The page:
Thrift stores are wonderful. The people there are usually very friendly, the prices are right, and the money often goes to good causes. Best of all, they tend to give the customer the benefit of the doubt and are usually willing to haggle. Trade phone numbers with them and ask them to give you a call whenever more photo material comes in. If you offer to help them identify and value things, you may even get the chance to "preview" materials before they are presented to the public. Don't abuse such a privilege by tendering spurious advice, however, or you will quickly lose your advantage. Honesty is the best policy.

Antique dealers, because of their irritating habit of pricing things according to their own "market sense," are rarely worth establishing relationships. However, it may still be a wise investment, if the opportunity comes, to buy a couple of dusty old box cameras out of a front window to soften up a dealer for future negotiations. In the meantime, it's better to watch for auction announcements, photo supply stores offering super sales on "out of date" and used goods, and small local photo swaps at schools or studios. While these sources inevitably deal with used or usable materials, the occasional classic item is certain to surface there. You can also make contacts with people who frequently handle photographica, both dealers and buyers, and create productive relationships.

Lastly, there are the major photographic shows, mostly operated by the many photohistorical societies around the country. Unfortunately, since they are now mostly populated by used and usable camera dealers, I can only give them a qualified recommendation. While there are amazing things to be found there, after you wade through all the other "stuff", the bargains are now few and far between. Many of the dealers are sharks and know their waters well. It can be intimidating, especially to the new collector. However, this may be your best chance, outside of joining a club, to meet other collectors. When you do, you'll hear stories, make deals, learn about the "good old days" of photographica collecting, understand the market a little better, and probably make a few friends for life. So, if you choose to swim in these waters, stay in the shallows, don't get bitten, and maybe I'll see you there! [The author notes in 2002: "This article was written in 1996, so there is no mention of the internet auction services that were just starting up around that time. These have had a profound effect on the more traditional collecting venues, most especially the shows, but all my advice still holds true. In general, the internet auctions are fun to watch and provide a considerable market for the knowledgeable collector, but they can be very dangerous for the neophyte. Too much, too fast, and usually improperly represented! Stick to the tried and true markets until you develop a discerning eye and your own well defined collecting parameters."]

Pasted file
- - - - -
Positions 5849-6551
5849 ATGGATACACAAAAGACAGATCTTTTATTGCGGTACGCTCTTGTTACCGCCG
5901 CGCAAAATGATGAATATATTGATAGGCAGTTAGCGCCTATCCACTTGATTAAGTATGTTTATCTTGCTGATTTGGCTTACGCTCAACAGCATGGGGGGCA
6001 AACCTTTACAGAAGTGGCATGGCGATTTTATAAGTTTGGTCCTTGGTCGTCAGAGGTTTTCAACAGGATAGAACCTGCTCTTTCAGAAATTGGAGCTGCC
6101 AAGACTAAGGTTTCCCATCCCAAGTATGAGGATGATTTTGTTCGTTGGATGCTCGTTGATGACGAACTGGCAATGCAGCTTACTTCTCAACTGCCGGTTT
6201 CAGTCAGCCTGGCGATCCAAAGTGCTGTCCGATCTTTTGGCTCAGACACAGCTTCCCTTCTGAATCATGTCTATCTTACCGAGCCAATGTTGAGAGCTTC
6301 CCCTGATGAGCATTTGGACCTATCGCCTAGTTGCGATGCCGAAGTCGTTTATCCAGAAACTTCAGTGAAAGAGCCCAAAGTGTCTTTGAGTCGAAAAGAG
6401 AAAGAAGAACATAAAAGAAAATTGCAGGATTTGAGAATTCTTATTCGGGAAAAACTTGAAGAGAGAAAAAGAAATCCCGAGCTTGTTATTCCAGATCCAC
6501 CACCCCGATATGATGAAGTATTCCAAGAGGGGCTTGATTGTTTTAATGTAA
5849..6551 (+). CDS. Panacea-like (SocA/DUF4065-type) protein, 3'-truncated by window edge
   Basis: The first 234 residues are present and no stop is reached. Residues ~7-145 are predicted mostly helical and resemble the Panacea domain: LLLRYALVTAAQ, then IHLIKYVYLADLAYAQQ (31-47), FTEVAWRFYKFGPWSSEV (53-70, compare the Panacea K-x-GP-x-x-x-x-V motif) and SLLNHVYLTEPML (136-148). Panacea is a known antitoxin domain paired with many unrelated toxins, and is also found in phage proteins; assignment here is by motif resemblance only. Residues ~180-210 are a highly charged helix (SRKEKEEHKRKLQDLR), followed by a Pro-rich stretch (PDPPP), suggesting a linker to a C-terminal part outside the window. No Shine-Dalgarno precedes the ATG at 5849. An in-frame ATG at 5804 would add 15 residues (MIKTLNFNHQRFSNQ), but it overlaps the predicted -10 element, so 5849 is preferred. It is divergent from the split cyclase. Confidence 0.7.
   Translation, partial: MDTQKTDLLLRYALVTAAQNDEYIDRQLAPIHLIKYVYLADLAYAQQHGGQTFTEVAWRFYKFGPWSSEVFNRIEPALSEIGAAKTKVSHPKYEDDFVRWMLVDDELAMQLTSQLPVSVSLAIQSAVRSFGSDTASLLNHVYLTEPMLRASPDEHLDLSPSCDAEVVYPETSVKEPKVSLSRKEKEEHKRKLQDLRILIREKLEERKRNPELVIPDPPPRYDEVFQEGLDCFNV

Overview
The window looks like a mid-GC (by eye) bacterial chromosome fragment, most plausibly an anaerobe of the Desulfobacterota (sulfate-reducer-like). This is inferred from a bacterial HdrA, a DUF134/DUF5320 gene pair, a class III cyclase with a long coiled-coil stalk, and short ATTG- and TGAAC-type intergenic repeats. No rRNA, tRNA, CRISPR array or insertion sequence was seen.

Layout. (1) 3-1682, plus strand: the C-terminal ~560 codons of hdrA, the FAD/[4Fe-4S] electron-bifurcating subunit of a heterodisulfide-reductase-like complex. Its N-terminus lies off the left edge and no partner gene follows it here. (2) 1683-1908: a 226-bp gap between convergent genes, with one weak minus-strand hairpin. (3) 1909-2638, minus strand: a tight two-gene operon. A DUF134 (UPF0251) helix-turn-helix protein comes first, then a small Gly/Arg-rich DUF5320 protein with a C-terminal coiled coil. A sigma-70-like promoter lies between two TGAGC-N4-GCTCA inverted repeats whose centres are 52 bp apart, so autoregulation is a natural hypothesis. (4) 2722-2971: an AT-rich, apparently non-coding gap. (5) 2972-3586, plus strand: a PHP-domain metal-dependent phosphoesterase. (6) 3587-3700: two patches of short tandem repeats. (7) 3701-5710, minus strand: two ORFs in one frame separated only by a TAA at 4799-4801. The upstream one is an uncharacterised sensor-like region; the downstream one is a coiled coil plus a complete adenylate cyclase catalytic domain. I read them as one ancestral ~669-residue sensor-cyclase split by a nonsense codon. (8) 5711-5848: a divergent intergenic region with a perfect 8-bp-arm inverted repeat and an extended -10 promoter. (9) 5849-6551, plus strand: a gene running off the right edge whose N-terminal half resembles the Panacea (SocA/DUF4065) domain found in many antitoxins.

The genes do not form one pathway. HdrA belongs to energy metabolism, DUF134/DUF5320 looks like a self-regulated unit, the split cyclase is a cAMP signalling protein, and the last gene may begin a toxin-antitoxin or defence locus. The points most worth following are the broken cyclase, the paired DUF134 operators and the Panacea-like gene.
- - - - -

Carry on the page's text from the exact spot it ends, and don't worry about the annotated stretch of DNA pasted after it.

How to Learn More About Photographica:

Okay, so you've seen it, you've fallen in love with it, and now you've collected it. How, you might ask, do you then learn more about it? Well, for anyone who wants to become truly expert in their collectible field and learn the most they can about what they are acquiring, I can recommend two major categories of support.

First of all, books, books, BOOKS!! I can't stress this enough! You must accumulate and maintain some sort of small library about photographica and the history of photography. Believe me, your happiness depends on it! It doesn't take much, and it doesn't have to happen over night, but it may be the wisest investment you can make in support of your collecting.

To start with, if cameras, absolutely any sort of cameras, are your main interest, run, do not walk, to find a current edition of McKeown's Price Guide to Antique and Classic Cameras. It's not just about prices, so don't let the title fool you. This is the single most indispensable guide to all things concerning cameras. While there are other "price guides" out there, this one is much, much more. Don't argue with me, just buy it! Not only that, Jim and Joan McKeown are responsible for many other superb specialty books on specific camera companies and lines. Contact the McKeowns directly at Centennial Photo Service at 11595 State Road 70, Grantsburg, Wisconsin 54840 for more information on all their fine offerings. [The author notes in 2002: "The current McKeown's Price Guide is the 11th edition and dated through 2002. It lists over 25,000 cameras with over 6000 photos! Unbelievable!!"]

For many camera collectors, McKeown's Price Guide may be the only book they'll ever need!